Summary report, 4–15 May 2009

CSD 17

Delegates to the 17th session of the UN Commission on Sustainable Development (CSD 17), which convened from 4-15 May 2009, at UN Headquarters in New York, focused on the thematic cluster of agriculturerural developmentlanddroughtdesertification and Africa. The CSD meets annually in two-year “Implementation Cycles,” with each cycle focusing on one thematic cluster alongside cross-sectoral issues. This approach was outlined in a multi-year programme of work (2004-2017) adopted at CSD 11 in 2003. Each cycle is comprised of a Review Year and a Policy Year. CSD 16, in May 2008, conducted a review of barriers and constraints in implementation, as well as lessons learned and best practices, in relation to the thematic cluster. CSD 17 negotiated policy recommendations based on CSD 16’s review of the issues and the development of a draft Chair’s Negotiating Text during an Intergovernmental Preparatory Meeting, which convened in February 2009.

Negotiations on CSD 17’s policy recommendations extended late into the night throughout the session, with delegates resolving most of the issues. A “Text as prepared by the Chair” was distributed on Friday evening, 15 May, with proposed language for policy options and practical measures to expedite implementation of the issues under the cluster. Delegates adopted this text by acclamation during the closing plenary. Following its adoption, the text was described as being the best text that could be agreed in the current situation, which included rising food prices, ongoing negotiations in the World Trade Organization (WTO) on the Doha Development Round, and an international focus on the climate change negotiations under the auspices of the UN Framework Convention on Climate Change.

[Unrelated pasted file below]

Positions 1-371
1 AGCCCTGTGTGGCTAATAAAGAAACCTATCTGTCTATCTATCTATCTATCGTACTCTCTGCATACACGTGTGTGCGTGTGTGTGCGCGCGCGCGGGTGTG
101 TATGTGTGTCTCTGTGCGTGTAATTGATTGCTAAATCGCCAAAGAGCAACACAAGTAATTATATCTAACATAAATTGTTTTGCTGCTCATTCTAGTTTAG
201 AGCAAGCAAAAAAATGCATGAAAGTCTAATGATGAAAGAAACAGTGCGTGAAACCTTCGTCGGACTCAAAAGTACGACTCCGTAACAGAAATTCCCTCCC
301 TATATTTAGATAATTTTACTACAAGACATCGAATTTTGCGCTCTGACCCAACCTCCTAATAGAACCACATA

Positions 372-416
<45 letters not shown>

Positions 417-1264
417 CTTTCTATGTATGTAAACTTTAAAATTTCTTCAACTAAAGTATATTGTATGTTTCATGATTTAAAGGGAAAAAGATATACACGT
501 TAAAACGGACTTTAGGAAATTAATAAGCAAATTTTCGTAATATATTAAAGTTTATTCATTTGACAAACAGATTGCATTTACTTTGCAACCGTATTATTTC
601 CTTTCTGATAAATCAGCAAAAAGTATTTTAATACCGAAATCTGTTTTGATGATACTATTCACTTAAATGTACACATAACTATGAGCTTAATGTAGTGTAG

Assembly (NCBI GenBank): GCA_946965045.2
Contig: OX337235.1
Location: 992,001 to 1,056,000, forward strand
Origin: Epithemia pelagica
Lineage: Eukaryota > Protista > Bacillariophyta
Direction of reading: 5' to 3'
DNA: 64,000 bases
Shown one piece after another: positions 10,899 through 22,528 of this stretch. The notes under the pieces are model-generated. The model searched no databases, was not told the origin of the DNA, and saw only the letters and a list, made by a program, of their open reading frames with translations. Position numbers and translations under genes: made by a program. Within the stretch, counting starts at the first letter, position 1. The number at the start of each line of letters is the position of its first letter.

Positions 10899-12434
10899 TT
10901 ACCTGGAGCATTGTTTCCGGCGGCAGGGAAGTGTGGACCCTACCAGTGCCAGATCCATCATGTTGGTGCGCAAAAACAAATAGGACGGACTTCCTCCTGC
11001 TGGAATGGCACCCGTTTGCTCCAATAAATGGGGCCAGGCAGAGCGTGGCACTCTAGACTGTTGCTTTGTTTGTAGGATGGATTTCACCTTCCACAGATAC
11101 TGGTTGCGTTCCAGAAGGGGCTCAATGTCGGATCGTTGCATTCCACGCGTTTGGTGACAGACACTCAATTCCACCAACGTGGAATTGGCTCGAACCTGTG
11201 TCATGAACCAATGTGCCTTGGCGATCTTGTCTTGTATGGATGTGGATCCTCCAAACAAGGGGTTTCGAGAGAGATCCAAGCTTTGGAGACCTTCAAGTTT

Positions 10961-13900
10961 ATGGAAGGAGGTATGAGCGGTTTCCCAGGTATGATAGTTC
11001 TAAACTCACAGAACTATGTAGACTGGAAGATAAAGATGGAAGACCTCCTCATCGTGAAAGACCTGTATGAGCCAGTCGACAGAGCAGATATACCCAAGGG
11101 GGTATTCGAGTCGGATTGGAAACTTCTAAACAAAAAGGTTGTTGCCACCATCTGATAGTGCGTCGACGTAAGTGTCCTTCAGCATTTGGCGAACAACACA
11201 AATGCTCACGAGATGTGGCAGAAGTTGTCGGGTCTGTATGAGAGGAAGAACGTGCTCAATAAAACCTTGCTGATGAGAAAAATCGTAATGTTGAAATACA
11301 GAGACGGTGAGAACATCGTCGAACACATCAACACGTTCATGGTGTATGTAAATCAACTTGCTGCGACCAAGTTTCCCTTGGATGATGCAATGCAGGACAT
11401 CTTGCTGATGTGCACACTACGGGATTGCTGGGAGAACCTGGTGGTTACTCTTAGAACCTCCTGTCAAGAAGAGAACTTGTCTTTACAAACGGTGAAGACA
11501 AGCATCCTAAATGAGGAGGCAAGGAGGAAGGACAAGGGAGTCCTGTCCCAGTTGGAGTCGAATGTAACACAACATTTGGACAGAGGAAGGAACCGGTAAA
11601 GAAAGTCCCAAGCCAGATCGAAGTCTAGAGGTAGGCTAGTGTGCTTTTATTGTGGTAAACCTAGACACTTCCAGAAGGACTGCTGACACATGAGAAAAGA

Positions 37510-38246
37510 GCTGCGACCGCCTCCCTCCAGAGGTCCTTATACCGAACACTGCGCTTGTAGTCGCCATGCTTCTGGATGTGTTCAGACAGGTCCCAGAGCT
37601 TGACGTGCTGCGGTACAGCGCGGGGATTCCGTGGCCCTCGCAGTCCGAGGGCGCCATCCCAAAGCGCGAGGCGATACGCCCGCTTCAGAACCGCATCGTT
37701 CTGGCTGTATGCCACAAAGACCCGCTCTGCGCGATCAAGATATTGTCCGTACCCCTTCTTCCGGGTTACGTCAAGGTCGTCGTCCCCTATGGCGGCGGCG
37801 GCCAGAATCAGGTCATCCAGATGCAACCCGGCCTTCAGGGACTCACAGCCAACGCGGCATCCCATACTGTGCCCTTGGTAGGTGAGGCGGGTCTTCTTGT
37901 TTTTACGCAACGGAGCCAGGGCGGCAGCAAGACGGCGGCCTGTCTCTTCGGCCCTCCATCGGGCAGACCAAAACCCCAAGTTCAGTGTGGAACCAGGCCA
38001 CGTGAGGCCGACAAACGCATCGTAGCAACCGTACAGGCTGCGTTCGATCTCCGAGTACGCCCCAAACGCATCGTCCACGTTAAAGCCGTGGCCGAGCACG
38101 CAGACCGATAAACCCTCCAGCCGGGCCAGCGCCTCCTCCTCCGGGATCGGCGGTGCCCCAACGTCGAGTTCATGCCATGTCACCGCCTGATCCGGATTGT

In addition to negotiating policy options related to the thematic cluster of issues, CSD 17 delegates also engaged in dialogues with Major Groups and the policy research community, and a High-level Segment and Ministerial Roundtables focused on the food crisis, a sustainable green revolution in Africa, and integrated management of land and water resources for sustainable agriculture and rural development. The results from the Ministerial Roundtables were summarized in a Shared Vision Statement, which was annexed to the CSD 17 report. The CSD 17 Organization of Work also included, for the first time, a tripartite dialogue between heads of UN agencies, Chairs of Executive Boards/Governing Councils of UN agencies, and ministers. These closed and informal discussions took place prior to the morning sessions of the first two days of the High-level Segment. A Partnerships Fair, Learning Center and side events also took place during the two weeks.


The Commission on Sustainable Development emerged from Agenda 21, the programme of action for sustainable development adopted in June 1992 by the United Nations Conference on Environment and Development (UNCED), also known as the “Rio Earth Summit.” Agenda 21 called for the creation of the CSD to ensure effective follow-up of UNCED, enhance international cooperation, and examine progress in the implementation of Agenda 21 at the local, national, regional and international levels. In 1992, the 47th session of the UN General Assembly adopted resolution 47/191, which established the CSD’s terms of reference and composition, organization of work, relationship with other UN bodies, Secretariat arrangements, and guidelines for the participation of Major Groups. The CSD is a functional commission of the UN Economic and Social Council (ECOSOC), and its decisions are forwarded to ECOSOC. The CSD has 53 member states, although all UN member states are invited to participate in its sessions. The Division for Sustainable Development (DSD), within the UN Department of Economic and Social Affairs (DESA), serves as the CSD’s Secretariat.